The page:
My mother, a well educated, high-income earner, had an auto accident in 2004 that caused her to quit working due to permanent brain injury. She was no longer the primary breadwinner. She was given a modest settlement, and decided that rather than invest in the market she would put the money into something she knew a lot about – real estate. With assistance from my father and friends, she purchased a property that was affordable, with house and lands enough to subdivide into several properties. Her interest was to create a gift to each of her children for their future since she could no longer work. The property transaction went through in 2007 with a purchase price of $405,000 and a mortgage of $364,500.
Over the next year, her consultant worked to divide the property, and after much work and cost, was able to gain approval to split the parcel in two parts. The review by the lender to do so took almost nine months to gain their agreement. In that time, the market in California began to implode.
It became obvious that she would not be able to sell without taking a huge loss, and settlement funds had run out. Eating into personal savings, my parents kept the mortgage going.
Perhaps no one knew how desperate the economic situation was to become. Perhaps there was a perception that the bounce-back would be quick. By 2008, the property value went from $405,000 to $250,000. Negotiation ensued with the lender for a loan modification based on the current value, and at a lower interest rate. My parents felt that they could “keep it going” out of savings until the market improved, if the lender r...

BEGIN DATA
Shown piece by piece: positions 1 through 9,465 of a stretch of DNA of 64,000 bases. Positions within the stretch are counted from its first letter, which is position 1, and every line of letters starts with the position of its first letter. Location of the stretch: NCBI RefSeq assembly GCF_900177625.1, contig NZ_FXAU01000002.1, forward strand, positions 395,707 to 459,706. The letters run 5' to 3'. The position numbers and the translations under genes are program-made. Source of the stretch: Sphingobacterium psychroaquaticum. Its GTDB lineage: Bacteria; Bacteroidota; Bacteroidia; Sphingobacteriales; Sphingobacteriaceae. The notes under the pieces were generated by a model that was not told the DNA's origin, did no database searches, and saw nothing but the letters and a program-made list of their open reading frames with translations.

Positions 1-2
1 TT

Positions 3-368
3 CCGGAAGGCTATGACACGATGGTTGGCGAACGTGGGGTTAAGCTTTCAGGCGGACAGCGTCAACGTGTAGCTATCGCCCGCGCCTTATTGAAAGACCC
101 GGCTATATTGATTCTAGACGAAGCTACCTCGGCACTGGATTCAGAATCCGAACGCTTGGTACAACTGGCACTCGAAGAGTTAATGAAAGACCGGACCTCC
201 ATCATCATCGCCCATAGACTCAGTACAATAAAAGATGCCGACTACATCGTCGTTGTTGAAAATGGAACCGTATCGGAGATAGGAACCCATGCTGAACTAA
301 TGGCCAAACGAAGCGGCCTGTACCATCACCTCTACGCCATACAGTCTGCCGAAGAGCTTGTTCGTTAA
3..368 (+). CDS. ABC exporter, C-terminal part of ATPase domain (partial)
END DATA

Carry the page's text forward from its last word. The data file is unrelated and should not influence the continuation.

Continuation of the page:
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...s and inability to do a work out with a mortgagee that makes sense due to severe regulation, really the most effective process for the United State and its citizenry? At this juncture, the process seems to provide mechanisms for the money lenders, and its guarantors, to avoid further destabilization.
People want to avoid foreclosure at all costs. Lenders and the government should not hide behind the regulations and time delays, and realize that helping the mortgagee IS helping them. Once a property held in Deed in Lieu goes or Foreclosure actually goes back to the lender, the house is often suffered from disuse, vandalism etc, which costs money to fix up and put back on the market. Using the illustration of my parents, the property would today be listed for $175,000 – the SAME amount for which the lender was offered an all-cash offer six months ago!
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